International Conference on Food Science and Bioprocess Technology
November 20-22, 2017 Dubai, UAE
Applications of High-Resolution Melt (HRM) Curve Analysis in Food Safety
Charles Sturt University, Australia
The incidence of food-borne diseases has been increased over the last decade and has become a major public health worldwide. Among 31 identified food-borne pathogens, non-typhoidal Salmonella and Campylobacterspp. are the most common detected bacteria in food-borne incidents. Poultry meat, eggs and products contaminated with Salmonella and/or Campylobacter are the major source of food-borne diseases in humans. The aim of this study was to develop reliable and rapid diagnostic tests that can detect and differentiate Salmonella seroptypes and Campylobacter jejuni from Campylobacter coli without requiring DNA sequencing. Specific primers were used to amplify targeted genes of different Salmonella and Campylobacter reference strains and clinical isolates from commercial poultry farms. PCR products were subjected to high-resolution melt curve analysis and Salmonella or Campylobacter isolates were differentiated based on their HRM curves. Analysis of the nucleotide sequences of the amplicons from selected isolates confirmed that each melting curve profile was related to a unique DNA sequence. The relationship between Salmonella or Campylobacter reference strains and tested specimens was also evaluated using a mathematical model without requiring visual interpretation of HRM curves. In addition, the potential of the PCR-HRM curve analysis was evaluated for genotyping of additional Salmonella isolates from different avian species or human Campylobacter isolates. The findings indicate that PCR followed by HRM curve analysis provides a rapid and robust technique for genotyping of Salmonella and Campylobacter isolates in about 6 hours. Applications of PCR-HRM in identification of other pathogens, important in food safety will be discussed.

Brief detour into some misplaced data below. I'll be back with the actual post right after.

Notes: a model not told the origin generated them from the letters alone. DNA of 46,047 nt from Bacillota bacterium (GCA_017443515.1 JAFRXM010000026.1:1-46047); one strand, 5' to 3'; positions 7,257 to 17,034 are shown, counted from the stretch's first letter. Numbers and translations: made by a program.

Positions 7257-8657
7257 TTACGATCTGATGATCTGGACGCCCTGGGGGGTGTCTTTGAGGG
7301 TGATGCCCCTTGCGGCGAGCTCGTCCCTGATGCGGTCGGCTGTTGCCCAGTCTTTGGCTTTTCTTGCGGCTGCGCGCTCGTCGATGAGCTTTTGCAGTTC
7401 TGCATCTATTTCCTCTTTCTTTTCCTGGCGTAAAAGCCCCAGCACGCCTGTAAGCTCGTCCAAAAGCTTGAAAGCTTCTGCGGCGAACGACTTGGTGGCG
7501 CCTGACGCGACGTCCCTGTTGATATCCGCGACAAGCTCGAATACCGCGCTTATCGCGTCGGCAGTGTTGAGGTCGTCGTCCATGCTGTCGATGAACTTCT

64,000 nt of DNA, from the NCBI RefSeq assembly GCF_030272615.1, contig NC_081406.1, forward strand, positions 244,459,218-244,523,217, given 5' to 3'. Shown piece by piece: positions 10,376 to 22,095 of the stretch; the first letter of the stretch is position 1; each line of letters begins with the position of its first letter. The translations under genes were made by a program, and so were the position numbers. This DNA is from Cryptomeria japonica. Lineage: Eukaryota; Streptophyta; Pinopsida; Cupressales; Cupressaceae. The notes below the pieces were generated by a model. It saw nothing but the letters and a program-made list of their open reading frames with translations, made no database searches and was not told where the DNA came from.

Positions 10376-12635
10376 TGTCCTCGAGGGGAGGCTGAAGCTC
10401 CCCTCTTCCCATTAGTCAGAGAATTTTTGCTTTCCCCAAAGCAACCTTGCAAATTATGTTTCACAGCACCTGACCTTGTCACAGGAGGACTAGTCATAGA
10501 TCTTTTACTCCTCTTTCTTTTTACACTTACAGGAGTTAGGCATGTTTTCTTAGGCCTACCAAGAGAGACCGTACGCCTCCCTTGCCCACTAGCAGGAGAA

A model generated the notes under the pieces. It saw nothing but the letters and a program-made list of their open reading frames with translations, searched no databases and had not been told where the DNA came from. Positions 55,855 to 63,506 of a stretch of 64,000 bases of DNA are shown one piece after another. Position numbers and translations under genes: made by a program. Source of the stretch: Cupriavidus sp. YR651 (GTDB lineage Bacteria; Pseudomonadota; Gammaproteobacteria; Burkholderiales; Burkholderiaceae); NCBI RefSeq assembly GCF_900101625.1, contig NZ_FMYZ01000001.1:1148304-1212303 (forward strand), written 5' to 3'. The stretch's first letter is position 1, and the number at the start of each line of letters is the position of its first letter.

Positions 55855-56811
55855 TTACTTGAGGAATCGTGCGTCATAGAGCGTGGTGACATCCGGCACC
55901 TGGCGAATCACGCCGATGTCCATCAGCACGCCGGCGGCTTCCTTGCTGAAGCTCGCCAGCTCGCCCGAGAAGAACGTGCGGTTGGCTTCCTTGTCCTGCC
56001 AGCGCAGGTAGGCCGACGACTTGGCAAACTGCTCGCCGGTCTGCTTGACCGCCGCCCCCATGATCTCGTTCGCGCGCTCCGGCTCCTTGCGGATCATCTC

Key words: Salmonella, Campylobacter, PCR, high resolution melting curve analysis, genotyping
Dr. Ali Ghorashi is a senior lecturer in Animal production and Health at the Charles Sturt University, Australia. He received his DVM degree from Tehran University and a Ph.D. from James Cook University in Australia. He worked at National Institute of Genetic Engineering and Biotechnology and moved to Melbourne University as a research fellow before joining Charles Sturt University. Dr. Ghorashi is a member of editorial board of five international scientific journals as well as professional organisations. His research interests are molecular diagnosis and genotyping of veterinary pathogens and molecular epidemiology of infectious diseases.